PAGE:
Monitoring Login Attempts
The initial step towards identifying credential stuffing attacks involves closely observing login attempts. A sudden spike in failed logins from one or multiple IP addresses may signal an ongoing attack. It’s crucial to scrutinise patterns such as rapid-fire login attempts or simultaneous logins using different credentials.
Analysing Traffic Origin
Cybercriminals often employ proxy networks or VPNs to hide their location during credential stuffing campaigns. Consequently, analysing traffic origin is essential to spot these threats. Excessive traffic originating from countries where you have no customers could indicate an imminent attack.
User and Entity Behaviour Analytics
User and entity behaviour analytics (UEBA) also play a significant role in detecting credential stuffing attacks. This includes studying typical user behaviours like usual login times, device types used for access, and frequency of password changes and flagging any deviations from these norms as potentially suspicious activities.
Recognising common signs can aid in early detection, which is vital for minimising potential damage.
How Proofpoint Can Help
Proofpoint provides several cybersecurity solutions to help protect against credential stuffing attacks. Some of the most powerful include:
Security Awareness Training: Through cybersecurity education and security awareness training solutions, Proofpoint emphasises the importance of password security and encourages users to avoid reusing passwords across different sites. Using unique passwords for each site can significantly reduce the risk of credential stuffing attacks.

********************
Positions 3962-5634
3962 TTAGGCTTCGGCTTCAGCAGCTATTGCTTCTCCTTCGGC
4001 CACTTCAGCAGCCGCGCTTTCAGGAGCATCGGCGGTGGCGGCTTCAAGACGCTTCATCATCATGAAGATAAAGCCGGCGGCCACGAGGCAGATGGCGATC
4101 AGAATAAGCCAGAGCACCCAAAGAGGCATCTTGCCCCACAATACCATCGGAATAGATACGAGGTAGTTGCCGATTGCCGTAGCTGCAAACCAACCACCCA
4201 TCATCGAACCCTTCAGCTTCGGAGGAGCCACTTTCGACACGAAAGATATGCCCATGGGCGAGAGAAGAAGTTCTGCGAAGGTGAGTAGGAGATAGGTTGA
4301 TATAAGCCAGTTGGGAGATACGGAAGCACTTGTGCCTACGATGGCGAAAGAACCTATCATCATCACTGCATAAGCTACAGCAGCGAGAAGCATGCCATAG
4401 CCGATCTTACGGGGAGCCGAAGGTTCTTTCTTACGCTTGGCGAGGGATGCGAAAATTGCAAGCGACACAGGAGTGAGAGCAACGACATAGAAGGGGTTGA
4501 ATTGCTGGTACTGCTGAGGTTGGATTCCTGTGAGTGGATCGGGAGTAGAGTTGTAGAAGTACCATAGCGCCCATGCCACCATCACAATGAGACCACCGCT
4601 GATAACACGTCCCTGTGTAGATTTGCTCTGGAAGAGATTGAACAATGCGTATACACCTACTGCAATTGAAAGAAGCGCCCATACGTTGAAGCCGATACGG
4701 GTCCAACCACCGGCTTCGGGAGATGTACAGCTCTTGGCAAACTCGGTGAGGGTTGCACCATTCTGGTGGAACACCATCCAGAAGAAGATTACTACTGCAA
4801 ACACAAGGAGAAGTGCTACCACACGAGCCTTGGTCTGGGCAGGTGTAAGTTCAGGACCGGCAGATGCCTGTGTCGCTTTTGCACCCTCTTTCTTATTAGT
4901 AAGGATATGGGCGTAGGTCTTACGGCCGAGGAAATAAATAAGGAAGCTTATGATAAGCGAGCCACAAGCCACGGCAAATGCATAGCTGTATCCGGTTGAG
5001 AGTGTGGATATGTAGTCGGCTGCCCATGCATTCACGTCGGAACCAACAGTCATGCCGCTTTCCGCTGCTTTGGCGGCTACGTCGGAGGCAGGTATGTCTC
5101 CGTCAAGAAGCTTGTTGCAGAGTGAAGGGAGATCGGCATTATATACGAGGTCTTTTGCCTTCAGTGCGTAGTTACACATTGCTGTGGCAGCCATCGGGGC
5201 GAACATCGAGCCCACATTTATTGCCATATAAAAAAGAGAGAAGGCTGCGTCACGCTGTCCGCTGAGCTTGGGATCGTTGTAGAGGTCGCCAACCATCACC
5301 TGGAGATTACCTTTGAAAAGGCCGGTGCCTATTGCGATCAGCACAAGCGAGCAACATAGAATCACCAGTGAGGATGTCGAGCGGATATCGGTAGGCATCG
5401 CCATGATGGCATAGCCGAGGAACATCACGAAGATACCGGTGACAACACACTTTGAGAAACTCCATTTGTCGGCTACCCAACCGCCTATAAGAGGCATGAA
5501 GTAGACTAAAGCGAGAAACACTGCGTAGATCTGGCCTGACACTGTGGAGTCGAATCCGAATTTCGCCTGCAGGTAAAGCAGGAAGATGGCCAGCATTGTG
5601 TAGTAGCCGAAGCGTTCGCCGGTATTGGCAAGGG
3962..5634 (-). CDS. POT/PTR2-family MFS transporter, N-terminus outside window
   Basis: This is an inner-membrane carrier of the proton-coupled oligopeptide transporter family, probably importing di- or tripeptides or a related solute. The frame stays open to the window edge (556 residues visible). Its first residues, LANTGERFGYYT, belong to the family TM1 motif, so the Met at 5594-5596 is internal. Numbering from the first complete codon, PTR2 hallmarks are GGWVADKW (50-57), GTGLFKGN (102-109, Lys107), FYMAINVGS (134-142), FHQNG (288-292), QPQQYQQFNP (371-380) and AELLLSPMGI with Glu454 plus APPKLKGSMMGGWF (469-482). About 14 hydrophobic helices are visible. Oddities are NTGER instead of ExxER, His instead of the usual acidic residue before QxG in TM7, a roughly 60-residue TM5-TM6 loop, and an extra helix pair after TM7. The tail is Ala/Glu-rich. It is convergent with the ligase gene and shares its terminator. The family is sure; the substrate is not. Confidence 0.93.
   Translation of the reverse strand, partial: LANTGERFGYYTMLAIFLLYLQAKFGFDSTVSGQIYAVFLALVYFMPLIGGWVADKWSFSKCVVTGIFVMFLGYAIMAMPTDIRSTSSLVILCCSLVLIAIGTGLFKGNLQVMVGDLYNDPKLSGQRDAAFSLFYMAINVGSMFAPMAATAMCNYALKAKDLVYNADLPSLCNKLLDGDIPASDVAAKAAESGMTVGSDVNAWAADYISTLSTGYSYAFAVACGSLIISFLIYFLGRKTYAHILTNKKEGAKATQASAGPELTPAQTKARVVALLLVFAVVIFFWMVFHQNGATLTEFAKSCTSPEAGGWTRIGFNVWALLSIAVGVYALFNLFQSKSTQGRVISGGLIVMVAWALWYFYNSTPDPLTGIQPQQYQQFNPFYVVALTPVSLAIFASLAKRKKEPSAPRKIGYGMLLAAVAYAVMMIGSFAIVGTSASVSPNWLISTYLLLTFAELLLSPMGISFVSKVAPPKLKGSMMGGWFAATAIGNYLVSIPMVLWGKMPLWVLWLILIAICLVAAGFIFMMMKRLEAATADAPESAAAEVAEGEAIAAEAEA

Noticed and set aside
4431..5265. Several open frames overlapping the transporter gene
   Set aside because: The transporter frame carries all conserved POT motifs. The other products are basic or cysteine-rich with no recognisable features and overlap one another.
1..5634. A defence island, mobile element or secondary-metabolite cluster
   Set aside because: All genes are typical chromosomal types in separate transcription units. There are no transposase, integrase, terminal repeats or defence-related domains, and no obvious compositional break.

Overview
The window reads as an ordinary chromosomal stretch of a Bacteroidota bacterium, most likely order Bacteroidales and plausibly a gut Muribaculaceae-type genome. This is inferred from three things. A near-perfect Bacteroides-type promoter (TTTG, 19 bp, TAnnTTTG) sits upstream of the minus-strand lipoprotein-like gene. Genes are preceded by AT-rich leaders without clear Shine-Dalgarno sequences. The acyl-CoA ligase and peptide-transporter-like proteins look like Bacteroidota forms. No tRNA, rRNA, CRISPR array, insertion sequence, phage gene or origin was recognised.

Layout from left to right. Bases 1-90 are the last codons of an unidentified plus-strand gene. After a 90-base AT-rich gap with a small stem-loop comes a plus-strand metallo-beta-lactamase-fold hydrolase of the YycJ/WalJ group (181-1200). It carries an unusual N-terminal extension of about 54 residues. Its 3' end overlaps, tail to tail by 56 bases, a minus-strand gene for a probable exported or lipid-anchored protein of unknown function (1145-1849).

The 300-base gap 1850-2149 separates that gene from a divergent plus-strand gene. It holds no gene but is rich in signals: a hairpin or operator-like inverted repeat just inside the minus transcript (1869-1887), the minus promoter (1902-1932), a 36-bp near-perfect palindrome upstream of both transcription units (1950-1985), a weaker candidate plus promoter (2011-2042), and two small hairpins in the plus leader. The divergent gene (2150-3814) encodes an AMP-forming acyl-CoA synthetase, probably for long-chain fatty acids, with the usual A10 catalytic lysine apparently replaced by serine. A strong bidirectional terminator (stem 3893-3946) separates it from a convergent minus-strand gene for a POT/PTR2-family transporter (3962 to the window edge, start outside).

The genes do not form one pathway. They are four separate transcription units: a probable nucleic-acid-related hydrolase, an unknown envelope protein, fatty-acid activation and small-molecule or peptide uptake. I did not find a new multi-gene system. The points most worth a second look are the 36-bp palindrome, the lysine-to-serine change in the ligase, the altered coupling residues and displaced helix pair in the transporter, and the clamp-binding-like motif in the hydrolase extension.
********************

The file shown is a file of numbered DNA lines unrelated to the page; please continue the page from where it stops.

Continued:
Cloud Account Defense: Proofpoint’s Cloud Account Defense uses advanced threat intelligence and machine learning to detect suspicious login attempts and other signs of account compromise. When a suspicious login attempt is detected, Cloud Account Defense provides detailed information about the attack, including the source IP address, the type of attack, and the targeted user account.
Email Security and Protection: Proofpoint’s email security solutions use multilayered detection techniques, including reputation and content analysis, to help defend against constantly evolving threats. Powered by NexusAI, Proofpoint’s Email Protection solution accurately classifies various types of email and detects and blocks threats that don’t involve malicious payload, such as business email compromise (BEC).
Data Loss Prevention: Proofpoint’s Enterprise Data Loss Prevention (DLP) solutions use advanced content analysis to identify sensitive data, such as personally identifiable information (PII), financial data, and intellectual property. It monitors data movement across various channels, including email, cloud, endpoint, and web, to detect and prevent unauthorised data exfiltration. Equipped with real-time alerts, DLP solutions also enforce policies to prevent unauthorised data access and use, such as blocking the transmission of sensitive data outside the organisation or encrypting sensitive data in transit.
While Proofpoint does not offer a direct solution specifically tailored for credential stuffing attacks, its range of cybersecurity solutions can collectively contribute to mitigating the risks associated with them. For more information, contact Proofpoint.